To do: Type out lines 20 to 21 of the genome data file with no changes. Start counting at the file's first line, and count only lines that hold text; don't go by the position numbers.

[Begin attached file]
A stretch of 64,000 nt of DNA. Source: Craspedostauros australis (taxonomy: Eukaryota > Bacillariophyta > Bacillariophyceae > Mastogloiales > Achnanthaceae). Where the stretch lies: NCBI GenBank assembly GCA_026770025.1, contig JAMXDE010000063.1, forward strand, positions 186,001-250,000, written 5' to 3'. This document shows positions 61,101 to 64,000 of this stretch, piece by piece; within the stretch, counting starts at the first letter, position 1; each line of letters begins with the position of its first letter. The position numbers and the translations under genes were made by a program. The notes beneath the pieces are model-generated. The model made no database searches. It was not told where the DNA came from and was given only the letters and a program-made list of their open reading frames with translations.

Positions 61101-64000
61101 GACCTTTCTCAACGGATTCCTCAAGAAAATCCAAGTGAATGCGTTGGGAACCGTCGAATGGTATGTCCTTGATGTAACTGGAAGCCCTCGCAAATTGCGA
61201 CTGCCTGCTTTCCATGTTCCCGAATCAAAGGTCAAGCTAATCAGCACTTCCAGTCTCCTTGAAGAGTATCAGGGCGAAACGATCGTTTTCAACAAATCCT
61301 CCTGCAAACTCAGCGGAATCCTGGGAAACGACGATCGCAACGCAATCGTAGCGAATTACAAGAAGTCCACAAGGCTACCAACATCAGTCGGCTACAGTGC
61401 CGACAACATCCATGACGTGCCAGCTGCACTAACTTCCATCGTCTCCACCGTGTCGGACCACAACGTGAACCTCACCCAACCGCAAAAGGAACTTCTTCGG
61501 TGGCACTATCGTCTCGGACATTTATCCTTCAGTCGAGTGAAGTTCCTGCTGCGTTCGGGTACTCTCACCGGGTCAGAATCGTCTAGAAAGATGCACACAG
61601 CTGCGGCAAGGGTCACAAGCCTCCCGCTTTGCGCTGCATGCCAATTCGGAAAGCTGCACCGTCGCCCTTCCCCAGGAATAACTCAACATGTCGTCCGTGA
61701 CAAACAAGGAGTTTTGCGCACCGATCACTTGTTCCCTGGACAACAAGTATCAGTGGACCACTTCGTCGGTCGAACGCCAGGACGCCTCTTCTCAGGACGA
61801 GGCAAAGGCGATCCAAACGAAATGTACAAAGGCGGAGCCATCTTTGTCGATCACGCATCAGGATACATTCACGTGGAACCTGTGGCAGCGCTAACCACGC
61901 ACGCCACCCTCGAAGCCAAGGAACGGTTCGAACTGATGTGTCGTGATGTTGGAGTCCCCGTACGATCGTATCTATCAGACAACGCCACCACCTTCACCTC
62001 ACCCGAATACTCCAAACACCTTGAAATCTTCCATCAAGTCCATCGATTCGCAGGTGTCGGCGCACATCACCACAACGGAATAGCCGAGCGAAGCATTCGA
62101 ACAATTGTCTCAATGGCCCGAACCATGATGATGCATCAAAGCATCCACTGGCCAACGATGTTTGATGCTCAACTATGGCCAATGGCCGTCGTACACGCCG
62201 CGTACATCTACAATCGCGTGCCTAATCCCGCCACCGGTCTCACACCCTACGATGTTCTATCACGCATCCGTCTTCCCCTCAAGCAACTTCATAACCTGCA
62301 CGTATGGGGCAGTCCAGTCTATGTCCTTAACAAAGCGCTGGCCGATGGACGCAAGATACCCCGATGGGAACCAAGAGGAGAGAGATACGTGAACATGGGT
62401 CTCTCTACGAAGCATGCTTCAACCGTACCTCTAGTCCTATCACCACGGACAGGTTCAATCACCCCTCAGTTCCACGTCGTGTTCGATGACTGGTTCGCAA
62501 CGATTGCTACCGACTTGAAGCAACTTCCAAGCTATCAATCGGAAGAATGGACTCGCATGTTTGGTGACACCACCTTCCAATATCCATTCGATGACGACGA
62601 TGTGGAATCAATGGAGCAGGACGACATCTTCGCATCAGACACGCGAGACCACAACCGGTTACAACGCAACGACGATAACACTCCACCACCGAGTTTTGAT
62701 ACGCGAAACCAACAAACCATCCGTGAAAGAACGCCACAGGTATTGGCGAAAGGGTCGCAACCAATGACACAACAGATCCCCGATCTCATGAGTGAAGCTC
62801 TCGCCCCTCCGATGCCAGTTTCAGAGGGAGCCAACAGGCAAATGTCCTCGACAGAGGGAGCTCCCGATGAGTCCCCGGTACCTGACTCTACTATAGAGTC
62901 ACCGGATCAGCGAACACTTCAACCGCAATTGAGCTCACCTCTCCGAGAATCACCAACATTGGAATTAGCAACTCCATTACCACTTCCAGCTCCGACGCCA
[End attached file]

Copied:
62801 TCGCCCCTCCGATGCCAGTTTCAGAGGGAGCCAACAGGCAAATGTCCTCGACAGAGGGAGCTCCCGATGAGTCCCCGGTACCTGACTCTACTATAGAGTC
62901 ACCGGATCAGCGAACACTTCAACCGCAATTGAGCTCACCTCTCCGAGAATCACCAACATTGGAATTAGCAACTCCATTACCACTTCCAGCTCCGACGCCA